Were any of these things so great? Mostly, he was just following what his father had done. Other than that, he just dealt with the details, the little things in life. So why is he THE gibor?
Here we have reached the point. Chazal really want to say that this characteristic of Yitzchak is precisely what Gevura is all about. The Gibor isn’t someone who does one great, big act and gains fame from it, rather he is someone who is always striving to do well, and always concentrated on even the smallest details in life, struggling to be valiant in all of them. Avraham was a trailblazer and did great things, but if Yitzchak had not come along and kept everything moving, it would have all collapsed. Yitzchak is the gibor because he continued along the path of Avraham in a normal fashion, but did so steadily.
Question 3: If this is gevura, what would the opposite of Gevura be? It seems that it would be Egotism. A gibor deals with the small details every day. An Egotist is the opposite.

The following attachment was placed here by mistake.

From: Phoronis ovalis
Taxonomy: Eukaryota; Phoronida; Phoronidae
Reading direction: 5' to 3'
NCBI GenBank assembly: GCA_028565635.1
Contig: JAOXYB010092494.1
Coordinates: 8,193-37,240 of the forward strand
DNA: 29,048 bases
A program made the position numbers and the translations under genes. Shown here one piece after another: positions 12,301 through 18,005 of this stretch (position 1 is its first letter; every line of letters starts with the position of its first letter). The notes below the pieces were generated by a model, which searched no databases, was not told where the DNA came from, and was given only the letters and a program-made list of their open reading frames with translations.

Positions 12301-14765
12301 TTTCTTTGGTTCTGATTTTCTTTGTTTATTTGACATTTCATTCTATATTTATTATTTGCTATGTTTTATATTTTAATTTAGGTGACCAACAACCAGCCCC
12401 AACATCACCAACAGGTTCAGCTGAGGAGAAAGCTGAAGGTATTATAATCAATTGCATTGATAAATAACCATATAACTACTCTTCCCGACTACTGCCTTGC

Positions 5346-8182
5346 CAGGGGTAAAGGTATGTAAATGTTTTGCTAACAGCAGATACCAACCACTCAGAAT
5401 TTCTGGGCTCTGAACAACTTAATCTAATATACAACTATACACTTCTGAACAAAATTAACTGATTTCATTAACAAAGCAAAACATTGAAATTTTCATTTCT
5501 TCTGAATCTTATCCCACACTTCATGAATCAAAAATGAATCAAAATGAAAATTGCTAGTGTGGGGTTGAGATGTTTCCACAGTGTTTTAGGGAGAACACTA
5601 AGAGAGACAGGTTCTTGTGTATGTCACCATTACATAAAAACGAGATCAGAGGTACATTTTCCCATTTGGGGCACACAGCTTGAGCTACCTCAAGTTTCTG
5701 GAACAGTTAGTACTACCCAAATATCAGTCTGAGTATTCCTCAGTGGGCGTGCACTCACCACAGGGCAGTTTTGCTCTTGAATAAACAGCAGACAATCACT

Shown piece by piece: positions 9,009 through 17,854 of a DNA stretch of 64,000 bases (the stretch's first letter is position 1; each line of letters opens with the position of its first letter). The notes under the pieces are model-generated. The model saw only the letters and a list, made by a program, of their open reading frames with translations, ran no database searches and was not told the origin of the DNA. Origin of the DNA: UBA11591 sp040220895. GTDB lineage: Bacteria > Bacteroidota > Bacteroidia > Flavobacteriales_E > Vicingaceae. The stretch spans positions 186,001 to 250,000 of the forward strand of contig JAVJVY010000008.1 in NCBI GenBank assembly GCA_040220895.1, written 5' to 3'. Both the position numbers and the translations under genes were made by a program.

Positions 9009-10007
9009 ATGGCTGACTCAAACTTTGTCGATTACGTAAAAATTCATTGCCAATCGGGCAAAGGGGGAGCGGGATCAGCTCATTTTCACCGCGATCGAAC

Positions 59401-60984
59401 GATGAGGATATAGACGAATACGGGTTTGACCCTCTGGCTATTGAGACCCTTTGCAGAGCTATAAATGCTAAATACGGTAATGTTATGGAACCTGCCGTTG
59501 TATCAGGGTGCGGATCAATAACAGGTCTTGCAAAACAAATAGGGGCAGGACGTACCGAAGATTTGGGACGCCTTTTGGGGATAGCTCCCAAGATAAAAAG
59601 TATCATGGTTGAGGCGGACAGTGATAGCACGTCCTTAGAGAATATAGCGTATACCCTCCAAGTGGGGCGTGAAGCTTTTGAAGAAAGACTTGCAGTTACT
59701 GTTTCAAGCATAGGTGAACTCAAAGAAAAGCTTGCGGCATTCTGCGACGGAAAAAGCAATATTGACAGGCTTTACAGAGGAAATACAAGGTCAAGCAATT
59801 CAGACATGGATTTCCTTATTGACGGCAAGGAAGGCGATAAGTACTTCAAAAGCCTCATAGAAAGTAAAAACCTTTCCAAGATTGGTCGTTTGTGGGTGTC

A Short story to illustrate this point:
A few years ago a group of tourist from
We see from this story that it is much easier to be brave one time and do something big than to do the small things day in and day out, to stay true to your ideologies.
Question 4: You can also ask, based on our discussion, is our generation similar to Avraham’s or to Yitzchaks? (Avraham did things initially, Yitzchak continued them). What type of heroes do we need today? What can we do that’s heroic? (Don’t get to far into this, as it will come up again tomorrow.)
Now, if you like, you can go through again and ask everyone to pick a new hero, and perhaps chose a few to explain who they picked and why.